Employment numbers, or unemployment numbers depending upon your perspective, are a very important metric for the U.S. economy. As such, investors watch monthly employment reports released by the government very closely. But, why is the rate of employment, or unemployment, so important to the economy and Wall Street?
At the very macro level, the American economy is made up of two parts, private spending and government spending. Broken down further, private spending can be split into spending by business and spending by individuals. In this country, spending by individuals makes up the largest part of economic spending. In a very real way, whatever direction consumer spending is going in, the economy is going in as well. Some times, there is a lag, but generally, if consumers are spending less, then the economy is shrinking.
While it is true that people who are unemployed will be spending less money, their presence actually creates a bigger effect on the economy. When you see on television that a company is laying off workers, that impacts your mental state on a certain level. If the company isn’t in your state and not in your industry, it may barely register. On the other hand, if the company is local and you work in the same field, that might make you more nervous. However, nothing registers quite as deeply as knowing people who are unemployed. If you have one friend out of work and they are optimistic about their prospects, the impact is limited. If you know several people who are unemployed, and they are all very bleak about finding a job, this will impact your confidence severely. Thus, the more people who are unemployed, the more people there are who, even while employed, will be nervous. In other words, each tiny movement in the unemployment numbers hides a large multiplier effect.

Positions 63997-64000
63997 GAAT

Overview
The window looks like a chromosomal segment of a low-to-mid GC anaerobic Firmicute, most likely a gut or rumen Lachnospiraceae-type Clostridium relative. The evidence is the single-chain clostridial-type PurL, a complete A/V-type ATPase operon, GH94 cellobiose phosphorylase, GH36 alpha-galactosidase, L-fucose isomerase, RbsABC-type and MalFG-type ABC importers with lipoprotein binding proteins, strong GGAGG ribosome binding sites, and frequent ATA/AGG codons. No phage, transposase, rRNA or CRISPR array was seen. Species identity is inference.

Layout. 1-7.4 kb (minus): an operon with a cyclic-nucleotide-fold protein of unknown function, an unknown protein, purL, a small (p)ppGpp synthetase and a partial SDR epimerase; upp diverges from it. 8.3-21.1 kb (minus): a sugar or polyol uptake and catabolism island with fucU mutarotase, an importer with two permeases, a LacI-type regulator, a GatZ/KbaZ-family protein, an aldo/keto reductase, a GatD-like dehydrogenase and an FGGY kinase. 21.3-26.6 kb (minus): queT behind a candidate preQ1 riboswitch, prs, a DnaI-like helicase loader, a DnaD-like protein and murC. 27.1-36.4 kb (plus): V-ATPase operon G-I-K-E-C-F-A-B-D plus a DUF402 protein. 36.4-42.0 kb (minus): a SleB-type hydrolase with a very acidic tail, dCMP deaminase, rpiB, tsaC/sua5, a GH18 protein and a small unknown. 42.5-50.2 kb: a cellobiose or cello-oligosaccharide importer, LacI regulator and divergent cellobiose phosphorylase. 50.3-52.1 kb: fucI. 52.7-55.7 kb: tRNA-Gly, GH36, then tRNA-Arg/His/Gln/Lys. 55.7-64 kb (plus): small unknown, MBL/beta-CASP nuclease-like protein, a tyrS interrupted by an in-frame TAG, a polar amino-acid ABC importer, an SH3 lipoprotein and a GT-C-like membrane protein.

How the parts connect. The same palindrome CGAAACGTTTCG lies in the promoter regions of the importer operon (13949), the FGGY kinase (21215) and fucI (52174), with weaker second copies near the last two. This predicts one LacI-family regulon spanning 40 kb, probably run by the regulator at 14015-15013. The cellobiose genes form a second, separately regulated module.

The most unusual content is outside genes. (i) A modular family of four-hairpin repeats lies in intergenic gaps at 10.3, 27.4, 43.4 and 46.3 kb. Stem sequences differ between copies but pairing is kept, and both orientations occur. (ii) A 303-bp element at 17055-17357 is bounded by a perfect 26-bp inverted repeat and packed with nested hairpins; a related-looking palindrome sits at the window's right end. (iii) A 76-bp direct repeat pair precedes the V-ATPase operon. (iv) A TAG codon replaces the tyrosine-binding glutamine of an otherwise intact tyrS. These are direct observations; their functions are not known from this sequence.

People change their spending habits based on how they perceive their current situation. As an example, consider someone with a job that they feel is stable. A person in this situation would run out and buy a new washing machine if their current one broke down. This person might even upgrade to a pricier model with more features. In fact, the same person might also buy a dryer that matches the newer, better washing machine. Now, consider the same person who has a job, but does not feel as secure about it. That person is more likely to buy only a washing machine. In fact, that person is more likely to stick with a lower-end bare bones mode rather than upgrade.
This lower spending, and tendency to save “just in case” ends up pulling money out of the overall economy and because consumer spending is the largest part of the U.S. economy, that reduced spending has an out-sized impact.
So, next time you see Wall Street reacting strongly to yet another employment number or figure, you’ll know why. On the long-term horizon the direction of employment is directly correlated to the direction of the economy. However, always remember that the stock market is a leading indicator (it moves AHEAD of the actual state of the economy) while employment numbers are a lagging indicator (the numbers tell you what already happened BEFORE). When the predictive nature of a leading indicator proves to be wrong by the data from a lagging indicator, the correction can be severe.
These days, Wall Street and the stock market are setting new records because investors believe that the economy is improving, no matter how slowly. If a series of unexpectedly poor employment numbers prove otherwise, the correction could be dramatic.